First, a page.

Why graph? And why, in particular, use innovative and unfamiliar graphing techniques? I started this blog without addressing these questions, but a recent blog post by Adam Crymble, critical of “shock and awe” graphs made me realize the need to explain EDA (Exploratory Data Analysis) and data visualization. Crymble wisely challenged data visualization practitioners to ask themselves the following questions: “Is this Good for Scholarship? Or am I just trying to overwhelm my reviewers and my audience?” This is sound advice, and Crymble’s concerns strike me as genuine. But, upon reflection, his post led me to think that “shock and awe” are evitable parts of any bold scholarly intervention. Feminist scholarship provoked genuine anger when it asserted that academic conventions were rife with sexist assumptions. The linguistic turn alarmed traditional scholars with its new understandings of literary production. Certainly these interventions produced (and continue to produce) needlessly complex, derivative prattle. But can anyone seriously argue that the humanities are not richer for these intellectual challenges?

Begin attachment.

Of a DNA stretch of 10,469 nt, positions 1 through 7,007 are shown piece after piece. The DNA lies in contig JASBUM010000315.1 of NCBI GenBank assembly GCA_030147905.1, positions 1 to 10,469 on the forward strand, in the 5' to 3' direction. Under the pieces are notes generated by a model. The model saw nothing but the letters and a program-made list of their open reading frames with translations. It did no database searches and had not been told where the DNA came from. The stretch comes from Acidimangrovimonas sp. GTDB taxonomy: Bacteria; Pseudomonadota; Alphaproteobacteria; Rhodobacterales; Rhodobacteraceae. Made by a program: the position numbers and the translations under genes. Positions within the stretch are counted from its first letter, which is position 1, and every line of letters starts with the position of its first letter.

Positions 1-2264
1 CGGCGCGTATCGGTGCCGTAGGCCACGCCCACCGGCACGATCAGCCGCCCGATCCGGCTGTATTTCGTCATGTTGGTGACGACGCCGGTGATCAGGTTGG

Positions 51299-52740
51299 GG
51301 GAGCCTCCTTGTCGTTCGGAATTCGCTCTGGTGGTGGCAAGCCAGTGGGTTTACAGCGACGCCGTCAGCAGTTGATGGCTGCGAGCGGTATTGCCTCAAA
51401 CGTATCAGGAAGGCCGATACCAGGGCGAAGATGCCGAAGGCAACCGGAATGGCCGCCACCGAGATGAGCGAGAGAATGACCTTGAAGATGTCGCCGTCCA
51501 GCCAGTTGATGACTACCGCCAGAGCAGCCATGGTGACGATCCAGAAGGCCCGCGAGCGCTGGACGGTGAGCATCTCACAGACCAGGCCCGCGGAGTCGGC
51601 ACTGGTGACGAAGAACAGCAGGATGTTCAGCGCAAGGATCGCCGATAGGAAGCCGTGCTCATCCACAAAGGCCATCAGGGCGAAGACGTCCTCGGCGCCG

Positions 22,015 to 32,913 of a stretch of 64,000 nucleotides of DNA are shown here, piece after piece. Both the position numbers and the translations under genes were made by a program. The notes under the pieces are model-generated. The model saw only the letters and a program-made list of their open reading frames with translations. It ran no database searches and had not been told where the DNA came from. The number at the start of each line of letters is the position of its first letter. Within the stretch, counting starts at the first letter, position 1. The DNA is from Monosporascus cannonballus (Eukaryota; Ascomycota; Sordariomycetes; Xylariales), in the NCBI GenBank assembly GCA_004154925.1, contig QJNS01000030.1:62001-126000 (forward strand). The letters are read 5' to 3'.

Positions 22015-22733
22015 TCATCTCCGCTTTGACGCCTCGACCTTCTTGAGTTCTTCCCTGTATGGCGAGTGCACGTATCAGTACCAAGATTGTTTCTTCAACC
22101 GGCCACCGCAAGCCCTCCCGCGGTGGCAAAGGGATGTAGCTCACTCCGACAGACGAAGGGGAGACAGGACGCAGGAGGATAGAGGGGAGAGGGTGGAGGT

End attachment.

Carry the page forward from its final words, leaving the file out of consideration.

What follows, therefore, is a defense of “shock and awe”: a justification for data visualizations that are unfamiliar, challenging, and demand news ways of thinking.
Why graph instead of just showing the numbers?